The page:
Higher risk of infection and death in First Nations people on peritoneal dialysis

Jul 26, 2010

First Nations people in Canada on peritoneal dialysis are at increased risk of peritonitis and death, irrespective of whether they live in a rural or urban location, found a study published in CMAJ.

The high prevalence of diabetes, obesity and hypertension in Canada's First Nations, or aboriginal, population is fuelling the rapid growth of and and consequent need for care and dialysis.

Peritonitis is inflammation of the peritoneum (the inner lining of the abdominal and pelvic walls), often caused by infection.

Peritoneal dialysis (PD) uses the peritoneum through which to filter wastes and excess water compared with hemodialysis which filters these externally through a filter. requires living close to a dialysis centre whereas peritoneal dialysis can be conducted by patients at home. In Canada, approximately 18% of dialysis patients are on peritoneal dialysis.

The study, by researchers from St. Boniface General Hospital and the University of Manitoba in Winnipeg, Manitoba, looked at 727 adults with end stage on peritoneal dialysis from 1997 to 2007 in Manitoba. Of this total, 161 were First Nations and 566 non-First Nations.

"In this large cohort of peritoneal dialysis patients, First Nations status was associated with an increase in mortality and peritonitis after adjusting for baseline demographics, co-morbidities and peritoneal characteristics, and these findings were independent of residing in an urban or rural environment," writes Dr. Manish Sood with coauthors.

The authors suggest that the increase in mortality may be due to dialysis clearance, with underlying inflammation and failure to clear fluid, although they stress this needs to be investigated.

They note that while geographic isolation and distance from health care can be associated with increased risk of death in people on dialysis, there was no difference between urban and rural First Nations patients on peritoneal dialysis.

"As many First Nations people live in the remote north, it was reassuring that patients far from their health care providers did no worse then those closer," write the authors. "Many patients, after experiencing kidney failure and initiating dialysis, relocate to cities which isolates them from family, culture and community. Our findings suggest there is no need to relocate patients."

More research into improving outcomes for First Nations dialysis patients is needed.

Explore further: West Africa's Ebola outbreak has claimed 137 lives

More information: www.cmaj.ca/cgi/doi/10.1503/cmaj.100105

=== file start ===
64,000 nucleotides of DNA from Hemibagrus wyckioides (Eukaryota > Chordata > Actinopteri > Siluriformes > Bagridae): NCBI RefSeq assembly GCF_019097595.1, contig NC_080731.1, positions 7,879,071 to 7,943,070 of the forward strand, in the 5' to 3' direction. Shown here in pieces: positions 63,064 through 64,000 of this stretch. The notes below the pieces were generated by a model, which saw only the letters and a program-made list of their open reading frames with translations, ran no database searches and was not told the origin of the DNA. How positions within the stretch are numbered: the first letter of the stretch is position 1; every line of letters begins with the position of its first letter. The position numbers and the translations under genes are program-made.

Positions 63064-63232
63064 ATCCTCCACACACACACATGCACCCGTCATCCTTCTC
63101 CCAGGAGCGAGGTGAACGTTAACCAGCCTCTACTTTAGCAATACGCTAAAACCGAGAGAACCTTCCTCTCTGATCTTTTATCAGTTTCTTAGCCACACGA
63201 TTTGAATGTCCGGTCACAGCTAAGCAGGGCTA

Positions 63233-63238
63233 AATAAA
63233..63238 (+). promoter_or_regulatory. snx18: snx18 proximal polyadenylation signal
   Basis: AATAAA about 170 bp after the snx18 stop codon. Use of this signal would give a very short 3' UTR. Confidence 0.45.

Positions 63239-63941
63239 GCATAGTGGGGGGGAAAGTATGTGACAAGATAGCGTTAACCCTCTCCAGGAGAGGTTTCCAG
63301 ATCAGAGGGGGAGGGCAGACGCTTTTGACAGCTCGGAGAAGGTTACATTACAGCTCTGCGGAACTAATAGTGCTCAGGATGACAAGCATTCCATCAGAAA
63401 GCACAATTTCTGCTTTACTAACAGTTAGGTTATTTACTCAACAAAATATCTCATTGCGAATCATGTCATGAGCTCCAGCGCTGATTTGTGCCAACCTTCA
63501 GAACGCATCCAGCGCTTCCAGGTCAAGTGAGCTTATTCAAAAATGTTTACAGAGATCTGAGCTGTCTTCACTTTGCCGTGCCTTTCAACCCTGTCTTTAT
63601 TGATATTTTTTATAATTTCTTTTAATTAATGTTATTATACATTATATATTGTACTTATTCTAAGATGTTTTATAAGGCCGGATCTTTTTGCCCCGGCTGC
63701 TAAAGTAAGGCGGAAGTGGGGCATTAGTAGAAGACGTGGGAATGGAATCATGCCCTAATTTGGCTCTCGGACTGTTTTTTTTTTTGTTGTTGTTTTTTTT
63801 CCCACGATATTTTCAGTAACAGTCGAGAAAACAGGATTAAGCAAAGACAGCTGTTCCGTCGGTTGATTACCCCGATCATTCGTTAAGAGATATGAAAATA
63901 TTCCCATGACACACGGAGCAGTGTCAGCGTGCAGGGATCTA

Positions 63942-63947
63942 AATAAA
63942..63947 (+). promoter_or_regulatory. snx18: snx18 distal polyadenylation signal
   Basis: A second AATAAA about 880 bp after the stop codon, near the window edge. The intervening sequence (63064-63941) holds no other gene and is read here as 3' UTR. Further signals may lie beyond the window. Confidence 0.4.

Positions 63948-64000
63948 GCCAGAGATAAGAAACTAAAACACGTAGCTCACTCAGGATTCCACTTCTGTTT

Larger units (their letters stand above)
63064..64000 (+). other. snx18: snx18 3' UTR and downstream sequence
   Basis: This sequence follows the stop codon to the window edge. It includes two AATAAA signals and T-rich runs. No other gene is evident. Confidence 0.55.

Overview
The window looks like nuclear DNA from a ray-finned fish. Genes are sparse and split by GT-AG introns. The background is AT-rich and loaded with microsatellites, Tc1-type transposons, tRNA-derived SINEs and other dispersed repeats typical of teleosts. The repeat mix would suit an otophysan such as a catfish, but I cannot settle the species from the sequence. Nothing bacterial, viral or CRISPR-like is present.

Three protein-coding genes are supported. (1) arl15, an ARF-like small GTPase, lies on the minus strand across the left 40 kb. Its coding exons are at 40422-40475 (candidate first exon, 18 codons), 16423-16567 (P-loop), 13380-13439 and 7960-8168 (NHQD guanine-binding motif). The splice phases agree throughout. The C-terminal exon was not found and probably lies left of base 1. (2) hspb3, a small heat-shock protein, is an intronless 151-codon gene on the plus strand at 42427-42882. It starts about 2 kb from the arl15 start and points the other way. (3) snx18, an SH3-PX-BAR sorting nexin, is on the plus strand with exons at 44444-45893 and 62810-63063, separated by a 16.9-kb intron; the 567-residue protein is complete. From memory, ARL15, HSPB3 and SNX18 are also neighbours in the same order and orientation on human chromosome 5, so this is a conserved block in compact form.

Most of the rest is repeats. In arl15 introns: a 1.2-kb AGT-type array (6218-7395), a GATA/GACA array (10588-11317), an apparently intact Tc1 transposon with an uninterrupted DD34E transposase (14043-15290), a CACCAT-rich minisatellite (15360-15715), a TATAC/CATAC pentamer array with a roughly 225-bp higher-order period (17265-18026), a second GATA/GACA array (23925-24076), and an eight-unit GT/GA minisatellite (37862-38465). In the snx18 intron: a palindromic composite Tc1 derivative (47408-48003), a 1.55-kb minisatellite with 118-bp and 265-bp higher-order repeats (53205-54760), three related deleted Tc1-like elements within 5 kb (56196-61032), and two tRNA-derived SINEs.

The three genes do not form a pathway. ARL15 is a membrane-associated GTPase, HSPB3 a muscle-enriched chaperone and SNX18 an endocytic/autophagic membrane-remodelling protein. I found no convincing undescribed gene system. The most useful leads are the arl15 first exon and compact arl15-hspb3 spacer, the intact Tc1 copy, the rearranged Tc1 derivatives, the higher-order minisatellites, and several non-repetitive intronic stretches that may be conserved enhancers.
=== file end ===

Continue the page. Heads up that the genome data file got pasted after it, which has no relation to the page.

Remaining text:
add to favorites email to friend print save as pdf

Related Stories

New peritoneal dialysis diagnostic discovered

Oct 17, 2007

Thanks to a discovery by scientists at Robarts Research Institute and The University of Western Ontario, patients undergoing peritoneal dialysis may soon be able to worry less about the risks of infection and lessen their ...

The cost of improving dialysis care

Nov 02, 2009

Improving survival among dialysis patients may increase treatment costs significantly, according to a paper being presented at the American Society of Nephrology's 42nd Annual Meeting and Scientific Exposition in San Diego, ...

Popular heart drug may be unsafe for some kidney patients

Jun 24, 2010

For patients with kidney disease on dialysis, the widely used heart medication digoxin may lead to an increased risk of premature death, according to a study appearing in an upcoming issue of the Journal of the American So ...

Recommended for you

Researchers discover target for treating dengue fever

13 hours ago

Two recent papers by a University of Colorado School of Medicine researcher and colleagues may help scientists develop treatments or vaccines for Dengue fever, West Nile virus, Yellow fever, Japanese encephalitis and other ...

Tracking flu levels with Wikipedia

13 hours ago

Can monitoring Wikipedia hits show how many people have the flu? Researchers at Boston Children's Hospital, USA, have developed a method of estimating levels of influenza-like illness in the American population by analysing ...

User comments : 0

More news stories

Leeches help save woman's ear after pit bull mauling

(HealthDay)—A pit bull attack in July 2013 left a 19-year-old woman with her left ear ripped from her head, leaving an open wound. After preserving the ear, the surgical team started with a reconnection ...

Scientists tether lionfish to Cayman reefs

Research done by U.S. scientists in the Cayman Islands suggests that native predators can be trained to gobble up invasive lionfish that colonize regional reefs and voraciously prey on juvenile marine creatures.

Venture investments jump to $9.5B in 1Q

Funding for U.S. startup companies soared 57 percent in the first quarter to a level not seen since 2001, as venture capitalists piled more money into an increasing number of deals, according to a report due out Friday.